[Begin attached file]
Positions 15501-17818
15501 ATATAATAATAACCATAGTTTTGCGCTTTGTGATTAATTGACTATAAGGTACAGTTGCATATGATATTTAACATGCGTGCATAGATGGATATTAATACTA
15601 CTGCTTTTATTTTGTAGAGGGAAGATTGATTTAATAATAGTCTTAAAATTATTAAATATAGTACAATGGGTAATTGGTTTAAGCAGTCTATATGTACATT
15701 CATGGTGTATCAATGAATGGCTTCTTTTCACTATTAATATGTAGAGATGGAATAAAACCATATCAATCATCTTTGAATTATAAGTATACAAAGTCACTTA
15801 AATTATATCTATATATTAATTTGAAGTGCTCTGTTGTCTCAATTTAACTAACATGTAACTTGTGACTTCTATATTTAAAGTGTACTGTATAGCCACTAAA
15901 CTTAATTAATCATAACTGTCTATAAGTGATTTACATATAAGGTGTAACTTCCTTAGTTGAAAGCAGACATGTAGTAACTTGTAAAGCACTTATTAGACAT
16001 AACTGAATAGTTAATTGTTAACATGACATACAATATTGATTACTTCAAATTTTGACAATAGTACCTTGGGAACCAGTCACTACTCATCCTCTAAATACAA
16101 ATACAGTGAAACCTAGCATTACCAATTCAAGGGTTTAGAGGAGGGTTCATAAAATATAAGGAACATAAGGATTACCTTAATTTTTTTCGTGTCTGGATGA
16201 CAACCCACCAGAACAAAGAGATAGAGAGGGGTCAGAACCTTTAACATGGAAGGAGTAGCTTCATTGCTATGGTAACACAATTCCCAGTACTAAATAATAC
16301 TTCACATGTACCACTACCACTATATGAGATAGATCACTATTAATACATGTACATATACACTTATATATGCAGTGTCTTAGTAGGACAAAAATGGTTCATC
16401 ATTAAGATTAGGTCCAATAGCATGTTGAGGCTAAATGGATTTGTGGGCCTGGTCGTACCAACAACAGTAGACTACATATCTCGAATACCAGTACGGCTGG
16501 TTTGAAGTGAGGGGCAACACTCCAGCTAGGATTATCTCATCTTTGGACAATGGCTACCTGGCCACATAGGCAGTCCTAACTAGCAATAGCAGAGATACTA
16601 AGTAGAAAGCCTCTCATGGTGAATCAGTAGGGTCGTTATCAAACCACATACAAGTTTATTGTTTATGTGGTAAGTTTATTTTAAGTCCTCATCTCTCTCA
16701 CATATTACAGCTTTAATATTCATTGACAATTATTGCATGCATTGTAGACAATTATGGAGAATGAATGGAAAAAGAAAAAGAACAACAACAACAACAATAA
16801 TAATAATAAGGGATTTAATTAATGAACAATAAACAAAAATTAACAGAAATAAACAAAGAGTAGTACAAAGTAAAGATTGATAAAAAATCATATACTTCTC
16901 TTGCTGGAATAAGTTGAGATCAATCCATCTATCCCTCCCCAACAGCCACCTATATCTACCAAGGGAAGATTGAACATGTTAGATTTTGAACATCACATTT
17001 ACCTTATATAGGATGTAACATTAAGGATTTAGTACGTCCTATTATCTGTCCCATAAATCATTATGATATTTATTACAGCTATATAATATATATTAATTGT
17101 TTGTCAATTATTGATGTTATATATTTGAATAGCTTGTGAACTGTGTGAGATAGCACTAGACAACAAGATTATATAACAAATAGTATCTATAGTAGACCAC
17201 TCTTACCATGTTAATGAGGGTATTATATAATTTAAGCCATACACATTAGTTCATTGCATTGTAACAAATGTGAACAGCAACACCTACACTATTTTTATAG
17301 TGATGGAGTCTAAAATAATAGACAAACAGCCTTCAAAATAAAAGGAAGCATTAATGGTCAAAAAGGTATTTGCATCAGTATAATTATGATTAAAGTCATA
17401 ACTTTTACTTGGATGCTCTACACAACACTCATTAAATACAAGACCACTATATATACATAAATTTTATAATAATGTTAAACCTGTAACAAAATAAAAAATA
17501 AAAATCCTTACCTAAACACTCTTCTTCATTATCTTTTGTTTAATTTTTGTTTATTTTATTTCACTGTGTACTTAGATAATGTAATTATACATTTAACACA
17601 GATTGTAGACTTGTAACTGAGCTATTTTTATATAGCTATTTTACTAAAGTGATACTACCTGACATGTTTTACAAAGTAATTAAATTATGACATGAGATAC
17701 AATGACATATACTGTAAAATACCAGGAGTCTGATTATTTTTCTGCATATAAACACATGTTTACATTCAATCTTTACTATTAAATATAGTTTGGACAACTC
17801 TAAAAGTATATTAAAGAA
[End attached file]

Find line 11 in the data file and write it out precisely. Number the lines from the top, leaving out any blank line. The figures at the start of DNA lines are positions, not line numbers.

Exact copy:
16401 ATTAAGATTAGGTCCAATAGCATGTTGAGGCTAAATGGATTTGTGGGCCTGGTCGTACCAACAACAGTAGACTACATATCTCGAATACCAGTACGGCTGG